The Falkland Islanders celebrate their unique heritage through various cultural events and festivals, often involving traditional music, dance, and food.

Access and Tourism

The Falkland Islands can be accessed via regular air links from the UK and South America, with flights usually connecting through Chile.

The islands have limited tourism infrastructure but offer various guided tours, wildlife excursions, and outdoor activities for visitors eager to experience the unspoiled natural beauty and unique wildlife.

Natural Landscape


The Falkland Islands are located in the South Atlantic Ocean, on the Patagonian Shelf, about 480 km (300 mi) east of Patagonia in southern Argentina. The archipelago consists of two main islands, West Falkland and East Falkland, and approximately 776 smaller islands.

The islands cover an area of about 12,200 sq km (4,700 sq mi) and are characterized by diverse landscapes, including rolling plains, rugged hills, and pristine coastlines.

East Falkland, the largest island, is hilly and contains most of the population and major settlements, including the capital, Stanley. West Falkland is more sparsely populated and features vast open spaces, ideal for sheep farming.


The Falkland Islands have a cool maritime climate, with temperatures varying between 5 °C to 16 °C (41 °F to 61 °F) throughout the year. The weather is highly changeable, with rapid shifts from sunny to cloudy conditions and strong winds. Snowfall is common during winter, and the islands experience relatively high precipitation levels.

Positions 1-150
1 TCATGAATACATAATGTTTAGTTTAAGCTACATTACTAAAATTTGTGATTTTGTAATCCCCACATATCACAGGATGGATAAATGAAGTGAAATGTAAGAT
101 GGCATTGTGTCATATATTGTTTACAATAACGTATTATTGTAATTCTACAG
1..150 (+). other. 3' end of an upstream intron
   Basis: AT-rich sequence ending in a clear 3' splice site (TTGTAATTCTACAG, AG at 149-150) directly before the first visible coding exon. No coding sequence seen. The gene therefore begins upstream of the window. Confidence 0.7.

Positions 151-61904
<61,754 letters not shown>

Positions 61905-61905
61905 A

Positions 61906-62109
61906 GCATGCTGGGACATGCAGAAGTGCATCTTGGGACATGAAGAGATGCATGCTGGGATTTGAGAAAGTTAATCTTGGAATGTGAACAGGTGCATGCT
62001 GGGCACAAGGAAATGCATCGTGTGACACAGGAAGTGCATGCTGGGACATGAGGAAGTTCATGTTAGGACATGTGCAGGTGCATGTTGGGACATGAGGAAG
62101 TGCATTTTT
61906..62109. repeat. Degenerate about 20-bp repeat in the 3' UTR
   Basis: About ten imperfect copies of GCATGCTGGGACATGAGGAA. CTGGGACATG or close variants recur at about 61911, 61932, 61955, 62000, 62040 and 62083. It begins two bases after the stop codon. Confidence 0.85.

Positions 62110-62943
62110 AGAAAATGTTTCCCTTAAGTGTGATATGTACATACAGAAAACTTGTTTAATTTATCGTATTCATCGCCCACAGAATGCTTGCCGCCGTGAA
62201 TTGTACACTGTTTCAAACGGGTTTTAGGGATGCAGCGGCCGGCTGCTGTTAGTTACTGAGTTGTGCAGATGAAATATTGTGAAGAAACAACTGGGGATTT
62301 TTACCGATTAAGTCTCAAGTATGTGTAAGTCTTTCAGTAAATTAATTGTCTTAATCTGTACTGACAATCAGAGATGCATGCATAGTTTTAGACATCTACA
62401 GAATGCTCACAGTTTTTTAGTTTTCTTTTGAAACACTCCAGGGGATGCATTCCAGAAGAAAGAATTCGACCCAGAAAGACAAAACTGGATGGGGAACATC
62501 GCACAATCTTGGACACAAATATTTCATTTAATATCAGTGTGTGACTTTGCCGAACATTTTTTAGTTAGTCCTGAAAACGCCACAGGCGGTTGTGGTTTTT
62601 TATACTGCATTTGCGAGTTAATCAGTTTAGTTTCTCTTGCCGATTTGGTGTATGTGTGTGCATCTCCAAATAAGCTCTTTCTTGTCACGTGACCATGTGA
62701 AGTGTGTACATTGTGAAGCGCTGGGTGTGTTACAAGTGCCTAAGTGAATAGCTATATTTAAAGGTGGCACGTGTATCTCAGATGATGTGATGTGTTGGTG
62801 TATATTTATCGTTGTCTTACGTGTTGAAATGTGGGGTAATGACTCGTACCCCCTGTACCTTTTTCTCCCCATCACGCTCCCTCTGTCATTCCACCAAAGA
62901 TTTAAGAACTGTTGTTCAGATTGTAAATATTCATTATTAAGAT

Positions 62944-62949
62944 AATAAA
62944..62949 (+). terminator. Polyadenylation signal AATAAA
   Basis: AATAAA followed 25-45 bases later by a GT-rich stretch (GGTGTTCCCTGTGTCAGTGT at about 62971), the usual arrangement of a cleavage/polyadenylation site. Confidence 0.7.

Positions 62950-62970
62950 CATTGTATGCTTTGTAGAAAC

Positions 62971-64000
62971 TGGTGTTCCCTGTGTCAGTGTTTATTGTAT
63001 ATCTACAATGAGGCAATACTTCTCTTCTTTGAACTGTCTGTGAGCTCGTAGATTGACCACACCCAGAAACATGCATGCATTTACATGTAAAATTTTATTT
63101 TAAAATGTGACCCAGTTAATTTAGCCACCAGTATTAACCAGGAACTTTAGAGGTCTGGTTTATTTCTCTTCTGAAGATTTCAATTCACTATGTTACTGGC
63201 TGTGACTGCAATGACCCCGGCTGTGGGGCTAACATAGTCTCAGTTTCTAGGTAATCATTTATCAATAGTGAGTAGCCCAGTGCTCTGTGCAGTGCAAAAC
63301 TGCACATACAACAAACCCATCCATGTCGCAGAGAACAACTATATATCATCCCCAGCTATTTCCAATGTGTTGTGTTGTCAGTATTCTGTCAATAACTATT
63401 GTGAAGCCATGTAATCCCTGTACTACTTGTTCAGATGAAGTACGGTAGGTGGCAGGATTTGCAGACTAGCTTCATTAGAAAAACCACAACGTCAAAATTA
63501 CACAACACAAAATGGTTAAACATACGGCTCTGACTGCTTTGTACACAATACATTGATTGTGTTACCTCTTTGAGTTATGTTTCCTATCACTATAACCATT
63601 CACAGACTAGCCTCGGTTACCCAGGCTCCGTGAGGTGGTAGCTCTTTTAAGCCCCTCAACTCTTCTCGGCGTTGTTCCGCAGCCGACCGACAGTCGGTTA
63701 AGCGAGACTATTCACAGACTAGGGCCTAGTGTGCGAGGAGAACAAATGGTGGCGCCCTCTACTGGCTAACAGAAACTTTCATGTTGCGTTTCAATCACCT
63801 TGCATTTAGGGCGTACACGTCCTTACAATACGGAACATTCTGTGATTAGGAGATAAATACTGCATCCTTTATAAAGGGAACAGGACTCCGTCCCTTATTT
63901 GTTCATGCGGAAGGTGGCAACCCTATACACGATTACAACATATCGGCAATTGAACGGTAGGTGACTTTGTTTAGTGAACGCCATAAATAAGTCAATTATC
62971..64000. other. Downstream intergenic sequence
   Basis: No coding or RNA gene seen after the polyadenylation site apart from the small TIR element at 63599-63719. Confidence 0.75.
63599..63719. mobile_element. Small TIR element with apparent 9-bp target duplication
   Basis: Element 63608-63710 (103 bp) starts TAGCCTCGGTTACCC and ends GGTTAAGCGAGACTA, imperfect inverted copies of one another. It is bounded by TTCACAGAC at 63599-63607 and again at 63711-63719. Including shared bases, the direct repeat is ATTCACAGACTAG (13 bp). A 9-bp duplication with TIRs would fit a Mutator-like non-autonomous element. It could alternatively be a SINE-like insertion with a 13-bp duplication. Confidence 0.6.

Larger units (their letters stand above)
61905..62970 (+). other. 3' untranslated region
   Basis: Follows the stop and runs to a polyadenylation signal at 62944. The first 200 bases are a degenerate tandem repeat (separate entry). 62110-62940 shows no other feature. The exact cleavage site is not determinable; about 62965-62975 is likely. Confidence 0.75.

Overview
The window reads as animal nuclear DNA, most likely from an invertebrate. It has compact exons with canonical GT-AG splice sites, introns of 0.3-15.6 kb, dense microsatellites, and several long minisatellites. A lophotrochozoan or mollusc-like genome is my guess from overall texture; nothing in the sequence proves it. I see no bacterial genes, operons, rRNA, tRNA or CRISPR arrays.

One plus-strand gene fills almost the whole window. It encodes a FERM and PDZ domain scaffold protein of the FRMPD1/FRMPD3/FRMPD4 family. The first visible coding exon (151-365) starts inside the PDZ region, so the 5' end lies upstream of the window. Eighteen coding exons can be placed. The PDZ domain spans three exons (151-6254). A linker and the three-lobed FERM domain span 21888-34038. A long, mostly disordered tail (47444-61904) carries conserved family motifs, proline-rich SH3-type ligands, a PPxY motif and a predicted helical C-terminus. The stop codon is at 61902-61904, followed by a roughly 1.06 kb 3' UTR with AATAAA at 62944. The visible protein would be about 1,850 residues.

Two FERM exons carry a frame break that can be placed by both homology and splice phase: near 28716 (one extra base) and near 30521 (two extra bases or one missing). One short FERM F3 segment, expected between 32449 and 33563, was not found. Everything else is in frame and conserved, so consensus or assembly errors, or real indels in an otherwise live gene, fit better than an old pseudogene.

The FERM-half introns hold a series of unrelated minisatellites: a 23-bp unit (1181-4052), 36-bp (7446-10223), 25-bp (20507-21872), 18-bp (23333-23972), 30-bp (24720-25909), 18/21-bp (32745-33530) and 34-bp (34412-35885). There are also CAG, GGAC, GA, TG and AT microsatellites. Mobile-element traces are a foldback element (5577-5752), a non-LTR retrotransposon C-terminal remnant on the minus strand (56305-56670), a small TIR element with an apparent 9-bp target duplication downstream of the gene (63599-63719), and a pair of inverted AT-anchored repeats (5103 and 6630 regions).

The Falkland Islands are biogeographically part of the Antarctic zone, with strong connections to the flora and fauna of Patagonia in mainland South America.

Land birds make up most of the Falklands' avifauna. However, the islands are also home to various species of seabirds, including albatrosses, penguins, and cormorants. Five penguin species are breeding on the islands: king penguins, rockhopper penguins, Magellanic penguins, gentoo penguins, and macaroni penguins.

The archipelago had only one terrestrial mammal upon the arrival of Europeans, the Falkland Islands wolf (also known as warrah), found on both major islands.

Virtually the entire area of the islands is used as pasture for sheep. There is also an introduced reindeer population, which was brought to the islands in 2001 for commercial purposes.

The waters around the Falkland Islands sustain many animals, including marine mammals, southern elephant seals, and the South American fur seal. Sea lions are also common, especially on the more remote beaches.

The Falklands are treeless and have wind-resistant vegetation predominantly composed of various dwarf shrubs. Virtually the entire land area of the islands is used as pasture for sheep.

No trees are native to the area, leading to a vast proliferation of grass species. This includes tussac grass, the dense leaves providing a micro-climate for many bird and invertebrate species. Small bushes are also found, along with a small number of freshwater plants.


The Falkland Islands significantly emphasize conservation efforts to protect their pristine environment and diverse wildlife. Several nature reserves and protected areas have been established to safeguard the islands' ecological heritage.